“Pride and prejudice” by Jane Austen

22 Mar

We met again last 17h of March and on this occasion our reading book was Pride and Prejudice, by Jane Austen. We knew the book was nice and the story worth our comments, so we decided to have the same novel for the two next sessions as we considered there was short time for such an interesting and fascinating novel.

Before we focus our attention in the story some comments should be stated to understand the novel.

Jane Austen

Historical background:

Jane Austen was born in 1775 a year before the American Declaration of independence and in 1789 started the French Revolution. These two important events brought new and revolutionary ideas which overspread Europe and which Austen witnessed and reflected in her novels. From 1793 to 1815 England was at war with France in the Napoleonic wars, which brought economical instability and made people take refuge in land. This is perfectly seen in her books as most of them describe these landowners and their everyday live in such a way no other English writer had ever done before. The war is present in Pride and Prejudice as she describes the militia in Brighton and being one of her character an officer (Mr Wickhan).

As we see in the novel, questions of land ownership and inheritance are closely interlinked with courtship and marriage. In the late eighteenth century, English conceptions of family and the role of women began to change, as British culture became increasingly focused on the accumulation and concentration of wealth within the family. One way for families to rapidly accumulate capital was through advantageous marriages. As a result, the position of daughters within the family changed, as they became the means through which a family could attain greater wealth. Familial aspirations, coupled with women’s increased dependence on marriage for financial survival, made courtship a central focus of women’s lives.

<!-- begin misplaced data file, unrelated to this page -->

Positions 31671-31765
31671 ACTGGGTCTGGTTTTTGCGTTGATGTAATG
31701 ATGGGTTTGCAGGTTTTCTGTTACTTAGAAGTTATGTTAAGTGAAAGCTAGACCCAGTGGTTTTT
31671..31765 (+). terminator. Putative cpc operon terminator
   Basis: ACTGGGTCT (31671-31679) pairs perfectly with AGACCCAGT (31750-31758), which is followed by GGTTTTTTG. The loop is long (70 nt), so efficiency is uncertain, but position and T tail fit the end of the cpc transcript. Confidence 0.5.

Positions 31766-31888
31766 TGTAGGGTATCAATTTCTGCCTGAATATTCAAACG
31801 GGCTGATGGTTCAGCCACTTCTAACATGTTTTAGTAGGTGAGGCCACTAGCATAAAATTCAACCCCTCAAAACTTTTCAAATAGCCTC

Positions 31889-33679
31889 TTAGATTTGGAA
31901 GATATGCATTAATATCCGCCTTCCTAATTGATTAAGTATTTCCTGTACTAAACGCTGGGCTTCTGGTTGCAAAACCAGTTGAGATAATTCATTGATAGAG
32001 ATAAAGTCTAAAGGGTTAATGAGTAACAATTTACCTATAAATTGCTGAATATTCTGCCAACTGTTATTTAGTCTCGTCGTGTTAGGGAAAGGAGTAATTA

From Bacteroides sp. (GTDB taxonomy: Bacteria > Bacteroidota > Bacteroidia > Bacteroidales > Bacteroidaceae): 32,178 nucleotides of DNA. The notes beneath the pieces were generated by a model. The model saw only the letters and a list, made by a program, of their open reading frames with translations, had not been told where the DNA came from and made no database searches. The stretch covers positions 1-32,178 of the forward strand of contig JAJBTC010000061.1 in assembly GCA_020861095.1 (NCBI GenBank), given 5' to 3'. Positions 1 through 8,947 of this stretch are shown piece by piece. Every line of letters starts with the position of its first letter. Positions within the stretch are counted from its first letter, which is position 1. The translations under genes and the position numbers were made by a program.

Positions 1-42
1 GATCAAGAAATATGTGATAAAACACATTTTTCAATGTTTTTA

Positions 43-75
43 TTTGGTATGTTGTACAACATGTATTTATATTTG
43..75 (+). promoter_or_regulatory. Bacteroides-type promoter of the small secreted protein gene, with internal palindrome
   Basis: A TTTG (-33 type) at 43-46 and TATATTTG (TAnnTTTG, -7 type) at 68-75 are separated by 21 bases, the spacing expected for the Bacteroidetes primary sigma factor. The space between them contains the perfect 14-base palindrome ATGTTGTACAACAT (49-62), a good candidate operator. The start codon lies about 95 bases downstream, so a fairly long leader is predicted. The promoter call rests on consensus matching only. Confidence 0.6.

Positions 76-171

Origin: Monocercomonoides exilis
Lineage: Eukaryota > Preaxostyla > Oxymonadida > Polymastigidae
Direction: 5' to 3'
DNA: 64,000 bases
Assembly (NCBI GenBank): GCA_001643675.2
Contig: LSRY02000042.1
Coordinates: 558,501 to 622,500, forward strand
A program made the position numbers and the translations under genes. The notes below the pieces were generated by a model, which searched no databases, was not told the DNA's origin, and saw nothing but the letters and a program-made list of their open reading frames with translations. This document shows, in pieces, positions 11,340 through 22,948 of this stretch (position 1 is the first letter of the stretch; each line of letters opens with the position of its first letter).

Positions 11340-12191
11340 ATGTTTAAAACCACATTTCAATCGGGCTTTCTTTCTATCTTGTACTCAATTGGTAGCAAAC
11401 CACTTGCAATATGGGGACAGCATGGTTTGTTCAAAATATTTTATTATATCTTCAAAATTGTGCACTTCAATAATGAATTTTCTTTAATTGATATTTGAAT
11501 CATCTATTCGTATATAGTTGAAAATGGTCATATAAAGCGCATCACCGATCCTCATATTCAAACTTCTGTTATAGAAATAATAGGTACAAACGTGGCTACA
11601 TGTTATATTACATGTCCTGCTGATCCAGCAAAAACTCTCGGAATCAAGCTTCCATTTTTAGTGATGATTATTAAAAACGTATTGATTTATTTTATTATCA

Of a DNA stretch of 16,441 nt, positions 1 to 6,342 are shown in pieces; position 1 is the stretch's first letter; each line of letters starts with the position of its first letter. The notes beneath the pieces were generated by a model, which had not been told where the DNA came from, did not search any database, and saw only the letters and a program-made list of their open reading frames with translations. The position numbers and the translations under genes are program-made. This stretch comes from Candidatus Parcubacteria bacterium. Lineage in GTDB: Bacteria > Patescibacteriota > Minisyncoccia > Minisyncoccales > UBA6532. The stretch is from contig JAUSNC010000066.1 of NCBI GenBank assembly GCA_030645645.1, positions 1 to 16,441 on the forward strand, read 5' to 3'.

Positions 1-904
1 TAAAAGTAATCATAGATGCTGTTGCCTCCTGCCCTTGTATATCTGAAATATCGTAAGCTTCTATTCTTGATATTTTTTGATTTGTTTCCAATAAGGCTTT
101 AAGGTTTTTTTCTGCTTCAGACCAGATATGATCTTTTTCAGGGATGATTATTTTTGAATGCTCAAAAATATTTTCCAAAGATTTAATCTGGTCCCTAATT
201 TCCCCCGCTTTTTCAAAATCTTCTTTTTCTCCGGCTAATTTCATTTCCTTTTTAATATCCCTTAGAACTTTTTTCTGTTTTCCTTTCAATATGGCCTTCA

Pride and Prejudice:

Mrs and Mr Bennet from Longbourn have a problem according to the traditional law which ruled inheritance in those days, they have five daughters and none can inherit their state. Following the strong tradition Mrs Bennet had to find husbands for their daughters to avoid the total ruin of the family. Balls are organised in the vicinity for young girls and boys to meet and arrange marriages. In one of these balls we meet Mr Bingley and his friend Mr Darcy, both rich, young and handsome. Since the very beginning Jane (Mrs and Mr Benne’s elder daughter) is Mr Bingley’s favourite in the dance. Lizzy ( Mr and Mrs Bennet’s second daughter) and Mr Darcy don’t dance together and we know Lizzy considers Darcy Arrogant and proud.


Once the first approach is made Mrs Bennet hopes to see her Daughter Jane married with Bingley and this is her main objective. For Lizzy she has got a new candidate, Mr Collins, her husband’s nephew who she abhors, but who is going to be Longbourn landlord after her husband’s death. Lizzy can’t stand him and rejects his proposal. At the same time Jane gets a letter from Bingley’s sister saying they all have gone to London. From this point on the story goes on until Jane and Elizabeth can find suitable husbands and secure a profitable future. As we can imagine Mr Bingley and Mr Darcy will be the ideal husbands not after clearing some misunderstanding on both sides.

Pilar Martínez-Sapiña

You can read the novel on the website Proyecto Gutenberg.


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